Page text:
Two books look at how religious life challenges the culture

Religious Life

By M. Shawn Copeland
Published by Paulist Press, $9.95

The Subversive Power of Love is a slim volume, but it provides memorable insight into the institution of slavery in the United States, and in New Orleans in particular, and paints a picture of the spiritual courage of a black woman whose choice to found a religious order defied the inhumane beliefs that undergirded that institution.

Based on M. Shawn Copeland’s 2007 Madeleva Lecture in Spirituality, The Subversive Power of Love celebrates the “moral audacity and spiritual courage” of Henriette DeLille, founder of the Sisters of the Holy Family. DeLille, born in 1812, came from a line of femmes de couleur libres (“free women of color”) who lived under Louisiana’s system of plaçage, in which black women entered into “a more-or-less permanent sexual arrangement” with white men and bore them children. DeLille would have been expected to follow in this path but she chose a different way.

“In founding a religious congregation, Henriette DeLille asserted black women as fully capable of chastity, as chaste -- as fully capable of possessing, choosing and disposing of themselves and their own bodies,” Copeland writes. Her vision “not only contravened slavery’s vicious stereotypes of black women as impious, promiscuous and lewd, but constructed an alternative” to the plaçage system.

While Copeland does offer the disclaimer that we cannot know fully what motivated DeLille, she makes a powerful case for the spiritually subversive nature of DeLille’s actions. And DeLille’s own words unveils what was underlying: “I believe in God. I hope in God. I love. I wish to live and die for God.”

Nicholas Buxton came into the monastic limelight as a participant in the BBC 2005 reality show “The Monastery.” But unlike some of his fellows on that show, in which five men stayed with Catholic Benedictines for 40 days, Buxton came to it with longtime interest and experience with monastic life, albeit many years of that spent in Asia, at Buddhist monasteries. Upon his return to England, he wished to rediscover the Christian faith he had abandoned in his youth.

By Nicholas Buxton
Published by Continuum, $19.95

Now an Anglican priest, Buxton, in Tantalus and the Pelican, outlines his experiences in the East and touches on the reality show experience. But he is more interested in exploring the draw of monasticism and how its spirituality is one very much needed today, in a culture where “we have lost our sense of accountability before God, before nature, and before each other.” This broader focus, and his engaging writing, save the book from being just another navel-gazing memoir of a spiritual search.

All the same, his reflections on participating in “The Monastery” are stand-outs. He likens the urge to “perform” as a camera is turned on oneself as only an exaggeration of the mask of self that monastic spirituality seeks to uncover. As for the series itself, while it received praise and was not exploitive or sensationalized, Buxton writes, “By presenting religion as ‘spirituality’ -- with all the attendant connotations of association without commitment -- the program subtly undermined its own subject matter. ... It did not challenge our consensual norms of individualism and consumerism, so much as confirm them.”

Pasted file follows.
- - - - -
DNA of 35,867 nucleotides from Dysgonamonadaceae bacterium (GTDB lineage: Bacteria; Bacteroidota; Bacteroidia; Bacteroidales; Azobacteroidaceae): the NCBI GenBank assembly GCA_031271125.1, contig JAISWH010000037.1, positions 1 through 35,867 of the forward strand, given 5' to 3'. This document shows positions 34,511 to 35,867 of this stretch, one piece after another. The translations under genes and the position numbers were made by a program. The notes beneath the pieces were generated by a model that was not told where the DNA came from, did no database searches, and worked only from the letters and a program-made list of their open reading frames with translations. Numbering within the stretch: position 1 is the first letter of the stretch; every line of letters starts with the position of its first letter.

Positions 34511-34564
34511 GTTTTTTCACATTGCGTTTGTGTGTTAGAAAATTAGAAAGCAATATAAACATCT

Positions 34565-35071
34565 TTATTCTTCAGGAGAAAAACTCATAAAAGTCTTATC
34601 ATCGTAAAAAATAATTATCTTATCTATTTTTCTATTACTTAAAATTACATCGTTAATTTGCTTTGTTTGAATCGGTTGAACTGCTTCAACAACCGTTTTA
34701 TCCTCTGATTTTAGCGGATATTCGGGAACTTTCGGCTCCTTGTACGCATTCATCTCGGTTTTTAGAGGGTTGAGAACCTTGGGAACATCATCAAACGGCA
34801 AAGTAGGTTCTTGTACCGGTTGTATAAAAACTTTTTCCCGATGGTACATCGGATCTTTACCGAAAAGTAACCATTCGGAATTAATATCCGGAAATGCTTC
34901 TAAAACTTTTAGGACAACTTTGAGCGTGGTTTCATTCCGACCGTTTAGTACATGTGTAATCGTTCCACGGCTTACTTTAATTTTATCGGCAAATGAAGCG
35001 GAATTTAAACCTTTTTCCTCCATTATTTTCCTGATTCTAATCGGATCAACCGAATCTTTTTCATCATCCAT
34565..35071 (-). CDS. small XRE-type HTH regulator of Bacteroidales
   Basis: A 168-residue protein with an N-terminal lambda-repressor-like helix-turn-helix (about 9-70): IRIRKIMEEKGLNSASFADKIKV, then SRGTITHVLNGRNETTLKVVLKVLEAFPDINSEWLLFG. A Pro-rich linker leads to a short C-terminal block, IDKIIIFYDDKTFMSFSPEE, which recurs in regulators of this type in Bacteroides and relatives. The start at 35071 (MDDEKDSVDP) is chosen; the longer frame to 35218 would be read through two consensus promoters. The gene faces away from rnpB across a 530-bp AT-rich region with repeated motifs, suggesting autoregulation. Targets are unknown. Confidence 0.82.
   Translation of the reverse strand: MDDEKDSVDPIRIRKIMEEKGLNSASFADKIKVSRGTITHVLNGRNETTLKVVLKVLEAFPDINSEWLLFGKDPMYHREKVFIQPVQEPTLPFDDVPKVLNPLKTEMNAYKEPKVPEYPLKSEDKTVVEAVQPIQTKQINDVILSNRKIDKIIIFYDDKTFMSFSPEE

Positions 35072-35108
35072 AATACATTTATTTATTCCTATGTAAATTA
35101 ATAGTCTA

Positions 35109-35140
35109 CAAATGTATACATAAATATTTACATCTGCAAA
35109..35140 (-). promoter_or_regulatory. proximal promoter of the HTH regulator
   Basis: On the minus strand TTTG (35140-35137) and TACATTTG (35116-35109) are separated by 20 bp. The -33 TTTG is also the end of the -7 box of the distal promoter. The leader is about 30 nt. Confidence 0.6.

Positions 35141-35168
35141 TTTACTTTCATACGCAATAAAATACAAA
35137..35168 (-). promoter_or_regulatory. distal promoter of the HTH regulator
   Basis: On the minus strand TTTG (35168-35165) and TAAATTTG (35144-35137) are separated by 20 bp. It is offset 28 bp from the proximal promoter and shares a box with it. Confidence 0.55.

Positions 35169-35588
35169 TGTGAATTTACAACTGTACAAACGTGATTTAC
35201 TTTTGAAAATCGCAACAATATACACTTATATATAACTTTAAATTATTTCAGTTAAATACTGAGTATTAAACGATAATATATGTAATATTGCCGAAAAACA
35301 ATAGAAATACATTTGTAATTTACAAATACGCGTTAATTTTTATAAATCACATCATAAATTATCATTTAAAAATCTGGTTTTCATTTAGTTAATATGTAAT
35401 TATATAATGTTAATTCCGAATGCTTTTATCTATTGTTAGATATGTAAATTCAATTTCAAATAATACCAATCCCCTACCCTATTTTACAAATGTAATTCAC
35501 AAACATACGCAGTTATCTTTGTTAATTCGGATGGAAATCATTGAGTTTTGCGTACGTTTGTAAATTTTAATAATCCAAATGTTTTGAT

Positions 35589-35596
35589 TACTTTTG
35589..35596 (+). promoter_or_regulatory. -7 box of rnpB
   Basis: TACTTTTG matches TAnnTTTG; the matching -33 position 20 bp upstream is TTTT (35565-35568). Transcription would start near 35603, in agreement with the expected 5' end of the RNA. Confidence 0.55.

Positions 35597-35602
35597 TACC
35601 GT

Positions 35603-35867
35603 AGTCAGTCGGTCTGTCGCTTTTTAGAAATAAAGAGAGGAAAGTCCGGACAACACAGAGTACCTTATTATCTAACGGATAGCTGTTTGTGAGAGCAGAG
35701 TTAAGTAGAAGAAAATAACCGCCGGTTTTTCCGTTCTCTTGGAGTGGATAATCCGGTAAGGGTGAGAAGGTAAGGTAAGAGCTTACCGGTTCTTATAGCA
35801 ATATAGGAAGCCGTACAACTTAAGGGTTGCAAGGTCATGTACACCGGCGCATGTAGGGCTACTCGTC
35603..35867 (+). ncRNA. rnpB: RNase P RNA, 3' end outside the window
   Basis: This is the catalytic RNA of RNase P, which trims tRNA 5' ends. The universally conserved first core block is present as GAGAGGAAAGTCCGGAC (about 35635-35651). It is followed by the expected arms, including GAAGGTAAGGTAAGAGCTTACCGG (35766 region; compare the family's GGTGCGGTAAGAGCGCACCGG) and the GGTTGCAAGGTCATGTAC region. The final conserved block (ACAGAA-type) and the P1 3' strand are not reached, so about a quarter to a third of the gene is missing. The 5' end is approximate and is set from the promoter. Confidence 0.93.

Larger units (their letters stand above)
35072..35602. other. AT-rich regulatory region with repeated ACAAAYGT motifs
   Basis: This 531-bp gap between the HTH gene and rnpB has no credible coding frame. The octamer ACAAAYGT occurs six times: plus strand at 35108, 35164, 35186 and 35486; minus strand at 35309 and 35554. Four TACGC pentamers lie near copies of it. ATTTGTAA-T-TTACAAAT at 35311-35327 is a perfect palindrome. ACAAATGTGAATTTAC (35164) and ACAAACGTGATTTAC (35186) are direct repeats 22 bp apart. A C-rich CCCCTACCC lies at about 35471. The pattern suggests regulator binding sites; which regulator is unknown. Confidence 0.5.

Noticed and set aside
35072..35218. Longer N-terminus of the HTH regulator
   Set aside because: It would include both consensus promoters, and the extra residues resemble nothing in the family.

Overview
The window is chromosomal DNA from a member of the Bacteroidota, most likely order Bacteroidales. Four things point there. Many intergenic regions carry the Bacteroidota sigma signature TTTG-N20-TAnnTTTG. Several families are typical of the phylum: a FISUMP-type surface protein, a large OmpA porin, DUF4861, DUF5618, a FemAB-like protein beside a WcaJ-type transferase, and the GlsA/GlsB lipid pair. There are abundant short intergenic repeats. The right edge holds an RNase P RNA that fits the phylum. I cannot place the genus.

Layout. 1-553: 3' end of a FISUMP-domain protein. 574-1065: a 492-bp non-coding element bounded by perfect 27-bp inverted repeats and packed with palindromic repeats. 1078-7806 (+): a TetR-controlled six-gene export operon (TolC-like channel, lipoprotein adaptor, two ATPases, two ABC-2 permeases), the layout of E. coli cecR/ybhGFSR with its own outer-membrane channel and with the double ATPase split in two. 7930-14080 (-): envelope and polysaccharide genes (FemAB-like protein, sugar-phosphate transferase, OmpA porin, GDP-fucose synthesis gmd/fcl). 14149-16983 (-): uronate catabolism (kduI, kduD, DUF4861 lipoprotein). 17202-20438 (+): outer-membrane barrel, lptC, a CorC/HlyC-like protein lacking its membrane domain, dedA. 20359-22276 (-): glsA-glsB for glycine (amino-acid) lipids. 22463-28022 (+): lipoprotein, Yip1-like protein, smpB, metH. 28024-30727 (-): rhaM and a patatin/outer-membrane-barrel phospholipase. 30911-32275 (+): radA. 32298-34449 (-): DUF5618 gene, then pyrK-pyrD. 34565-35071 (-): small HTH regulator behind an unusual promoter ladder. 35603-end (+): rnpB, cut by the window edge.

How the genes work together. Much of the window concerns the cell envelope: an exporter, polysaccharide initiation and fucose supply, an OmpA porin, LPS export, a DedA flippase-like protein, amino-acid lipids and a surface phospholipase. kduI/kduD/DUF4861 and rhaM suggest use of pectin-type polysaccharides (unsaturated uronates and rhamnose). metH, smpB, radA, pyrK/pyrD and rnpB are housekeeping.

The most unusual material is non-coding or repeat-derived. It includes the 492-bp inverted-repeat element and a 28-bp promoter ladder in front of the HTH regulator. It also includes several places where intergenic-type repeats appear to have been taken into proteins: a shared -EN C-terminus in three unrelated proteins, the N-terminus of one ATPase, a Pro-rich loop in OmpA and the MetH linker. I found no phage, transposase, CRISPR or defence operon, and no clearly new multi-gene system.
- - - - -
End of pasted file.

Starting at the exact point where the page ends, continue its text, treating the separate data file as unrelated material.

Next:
By Madeline Scherb
Published by Tarcher/Penguin, $15.95

A Taste of Heaven suffers from a bit of an identity crisis: It’s a buying guide, a travel guide covering two continents, and a cookbook, sprinkled with capsule histories of monasteries and convents and with reflections on religious life.

Mostly, it’s about food, created by monks and nuns in the United States and several European countries, and the descriptions of the care that goes into their production are interesting. The way the book is organized -- by type of food and drink sold -- makes it most useful in its buying guide persona. (The author supplies contact information, Web sites and guidance on international ordering.) But this organization can throw the book’s two other personas -- travel guide and cookbook -- into disarray, with destinations jumping around from country to country, and recipes from desserts to main dishes to drinks and back again.

Still, it’s not completely unworkable. If you’re going to, say, Belgium, you can bookmark the destinations there. Or you can buy Trappist ale and prepare several courses’ worth of dishes from that section.

Author Madeline Scherb visited many of these communities, and the portraits she paints of them are appealing at first, but her idealized take and twee descriptions get a little wearing. That includes the repeated appeals for vocations along the lines of “The nuns are friendly, the Mother Abbess is kind. This is the closest one will ever get to living in a castle, and there is plenty of chocolate to eat” -- cute for such a book, but NCR readers might find it superficial. But, again, it’s a book to buy for the food, not for guidance in praying for vocations.

Teresa Malcolm is an NCR staff writer. Her e-mail address is

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